Is there any characteristic that is unique to North Germanic languages?

Is there any characteristic that is unique to the North Germanic languages (Swedish, Danish, Norweigan, Faroese, Icelandic) and the dead ones (such as Old West Norse, Old East Norse, Norn, Proto-Norse)...
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8 votes
3 answers
692 views

Help me find an early Old Norse dictionary (or even a grammar)

For some time I've been looking for a dictionary of Old Norse that reflects an early situation in the language; this kind of resource has been amazingly hard to find, for some reason. Most ...
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6 votes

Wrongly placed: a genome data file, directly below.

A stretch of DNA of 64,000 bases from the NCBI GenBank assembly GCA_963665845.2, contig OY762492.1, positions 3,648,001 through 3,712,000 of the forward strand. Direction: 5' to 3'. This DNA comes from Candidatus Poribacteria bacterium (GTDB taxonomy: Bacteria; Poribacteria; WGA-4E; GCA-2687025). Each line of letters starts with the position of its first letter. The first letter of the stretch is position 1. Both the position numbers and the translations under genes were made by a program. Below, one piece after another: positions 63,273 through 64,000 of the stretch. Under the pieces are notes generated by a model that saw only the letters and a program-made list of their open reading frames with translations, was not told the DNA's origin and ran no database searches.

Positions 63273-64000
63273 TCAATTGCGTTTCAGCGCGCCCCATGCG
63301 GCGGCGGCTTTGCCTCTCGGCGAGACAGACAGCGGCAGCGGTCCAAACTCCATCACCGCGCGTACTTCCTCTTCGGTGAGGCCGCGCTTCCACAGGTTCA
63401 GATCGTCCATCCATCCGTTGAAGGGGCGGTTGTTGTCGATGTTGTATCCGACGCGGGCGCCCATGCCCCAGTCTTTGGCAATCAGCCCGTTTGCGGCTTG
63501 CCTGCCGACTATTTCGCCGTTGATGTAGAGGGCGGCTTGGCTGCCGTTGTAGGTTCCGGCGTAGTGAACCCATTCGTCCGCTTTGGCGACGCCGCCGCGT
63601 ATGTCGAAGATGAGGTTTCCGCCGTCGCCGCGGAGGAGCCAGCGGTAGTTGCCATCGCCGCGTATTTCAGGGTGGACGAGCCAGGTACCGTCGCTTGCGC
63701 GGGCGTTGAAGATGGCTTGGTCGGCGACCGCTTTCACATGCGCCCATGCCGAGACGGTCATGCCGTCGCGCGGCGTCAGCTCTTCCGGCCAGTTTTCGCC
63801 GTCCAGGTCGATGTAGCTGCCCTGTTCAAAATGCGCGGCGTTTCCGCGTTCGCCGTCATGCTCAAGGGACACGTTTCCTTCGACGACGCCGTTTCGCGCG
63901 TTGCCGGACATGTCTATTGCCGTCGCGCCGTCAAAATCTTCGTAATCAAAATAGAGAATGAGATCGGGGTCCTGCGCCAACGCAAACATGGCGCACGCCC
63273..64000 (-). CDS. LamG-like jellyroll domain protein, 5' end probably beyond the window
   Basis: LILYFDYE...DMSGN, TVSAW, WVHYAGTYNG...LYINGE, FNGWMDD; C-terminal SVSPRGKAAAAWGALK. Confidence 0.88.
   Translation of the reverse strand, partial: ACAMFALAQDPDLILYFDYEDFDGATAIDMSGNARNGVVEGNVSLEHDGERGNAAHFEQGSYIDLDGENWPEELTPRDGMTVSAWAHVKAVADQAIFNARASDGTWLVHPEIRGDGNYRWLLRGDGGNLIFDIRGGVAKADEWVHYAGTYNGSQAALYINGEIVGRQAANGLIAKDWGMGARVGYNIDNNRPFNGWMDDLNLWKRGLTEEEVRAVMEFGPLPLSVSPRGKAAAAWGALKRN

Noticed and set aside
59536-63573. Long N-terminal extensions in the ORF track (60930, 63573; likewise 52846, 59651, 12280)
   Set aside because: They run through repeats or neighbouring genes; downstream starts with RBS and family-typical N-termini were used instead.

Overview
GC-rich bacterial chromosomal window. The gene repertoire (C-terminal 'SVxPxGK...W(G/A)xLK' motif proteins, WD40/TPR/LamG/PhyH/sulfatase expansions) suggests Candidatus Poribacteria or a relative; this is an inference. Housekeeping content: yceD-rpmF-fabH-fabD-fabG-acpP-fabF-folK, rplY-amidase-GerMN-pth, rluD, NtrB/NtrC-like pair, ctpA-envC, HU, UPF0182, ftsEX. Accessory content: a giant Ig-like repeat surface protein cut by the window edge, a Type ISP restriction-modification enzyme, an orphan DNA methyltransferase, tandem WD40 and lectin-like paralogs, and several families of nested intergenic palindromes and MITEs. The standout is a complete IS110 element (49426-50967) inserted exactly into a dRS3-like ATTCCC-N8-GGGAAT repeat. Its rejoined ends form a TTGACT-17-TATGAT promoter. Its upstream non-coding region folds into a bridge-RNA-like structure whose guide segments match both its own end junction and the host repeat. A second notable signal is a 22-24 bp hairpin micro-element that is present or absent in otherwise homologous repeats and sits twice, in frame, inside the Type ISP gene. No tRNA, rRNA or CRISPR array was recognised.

2 answers
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How did one pronounce an 'r' in Old English?

I'm wondering how the rhotic consonant was pronounced by the ancient Anglo-Saxons. Was it pronounced as an alveolar like Modern English or more like the trill Scots use in certain words? Were there ...
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5 votes
2 answers
1k views

Why does the Old Norse word "maðr" include "ð", while its cognate E "man" doesn't?

maðr From Proto-Germanic *mann-, whence also Old English mann, Old High German man. mann- Descendants Old English: mann, man; manna English: man Old Frisian: man, mon West Frisian: man ...
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6 votes
2 answers
727 views

How does the Icelandic word "finna" come from Proto-Germanic "finþanan"?

finna From Old Norse finna, from Proto-Germanic *finþanan. finþanan From Proto-Indo-European *pent-, *penth- (“to go, pass; path, bridge”). Cognate with Latin pons (“bridge”), Old Indian pánthā ...